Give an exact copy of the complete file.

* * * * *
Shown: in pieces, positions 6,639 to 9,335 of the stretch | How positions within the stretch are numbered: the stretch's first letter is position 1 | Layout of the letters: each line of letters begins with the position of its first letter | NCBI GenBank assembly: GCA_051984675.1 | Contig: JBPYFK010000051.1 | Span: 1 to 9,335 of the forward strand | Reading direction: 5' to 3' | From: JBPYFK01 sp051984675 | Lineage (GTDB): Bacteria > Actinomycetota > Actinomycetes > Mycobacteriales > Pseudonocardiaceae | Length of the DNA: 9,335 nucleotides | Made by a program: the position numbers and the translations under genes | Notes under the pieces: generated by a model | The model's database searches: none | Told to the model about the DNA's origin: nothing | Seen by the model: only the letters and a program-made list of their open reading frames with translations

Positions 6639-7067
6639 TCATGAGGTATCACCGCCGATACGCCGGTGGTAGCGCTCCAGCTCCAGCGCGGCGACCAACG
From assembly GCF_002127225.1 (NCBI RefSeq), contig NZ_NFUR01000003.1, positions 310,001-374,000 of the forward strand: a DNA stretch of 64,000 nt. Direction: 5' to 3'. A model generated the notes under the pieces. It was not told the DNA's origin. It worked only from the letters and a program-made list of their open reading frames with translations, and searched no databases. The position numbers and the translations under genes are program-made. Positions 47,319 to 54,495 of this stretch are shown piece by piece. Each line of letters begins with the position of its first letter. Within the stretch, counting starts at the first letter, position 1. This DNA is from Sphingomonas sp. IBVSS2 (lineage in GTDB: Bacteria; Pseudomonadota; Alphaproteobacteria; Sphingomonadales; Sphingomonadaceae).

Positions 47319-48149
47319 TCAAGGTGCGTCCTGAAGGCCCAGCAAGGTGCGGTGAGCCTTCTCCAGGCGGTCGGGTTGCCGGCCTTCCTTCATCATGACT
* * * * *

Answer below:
Shown: in pieces, positions 6,639 to 9,335 of the stretch | How positions within the stretch are numbered: the stretch's first letter is position 1 | Layout of the letters: each line of letters begins with the position of its first letter | NCBI GenBank assembly: GCA_051984675.1 | Contig: JBPYFK010000051.1 | Span: 1 to 9,335 of the forward strand | Reading direction: 5' to 3' | From: JBPYFK01 sp051984675 | Lineage (GTDB): Bacteria > Actinomycetota > Actinomycetes > Mycobacteriales > Pseudonocardiaceae | Length of the DNA: 9,335 nucleotides | Made by a program: the position numbers and the translations under genes | Notes under the pieces: generated by a model | The model's database searches: none | Told to the model about the DNA's origin: nothing | Seen by the model: only the letters and a program-made list of their open reading frames with translations

Positions 6639-7067
6639 TCATGAGGTATCACCGCCGATACGCCGGTGGTAGCGCTCCAGCTCCAGCGCGGCGACCAACG
From assembly GCF_002127225.1 (NCBI RefSeq), contig NZ_NFUR01000003.1, positions 310,001-374,000 of the forward strand: a DNA stretch of 64,000 nt. Direction: 5' to 3'. A model generated the notes under the pieces. It was not told the DNA's origin. It worked only from the letters and a program-made list of their open reading frames with translations, and searched no databases. The position numbers and the translations under genes are program-made. Positions 47,319 to 54,495 of this stretch are shown piece by piece. Each line of letters begins with the position of its first letter. Within the stretch, counting starts at the first letter, position 1. This DNA is from Sphingomonas sp. IBVSS2 (lineage in GTDB: Bacteria; Pseudomonadota; Alphaproteobacteria; Sphingomonadales; Sphingomonadaceae).

Positions 47319-48149
47319 TCAAGGTGCGTCCTGAAGGCCCAGCAAGGTGCGGTGAGCCTTCTCCAGGCGGTCGGGTTGCCGGCCTTCCTTCATCATGACT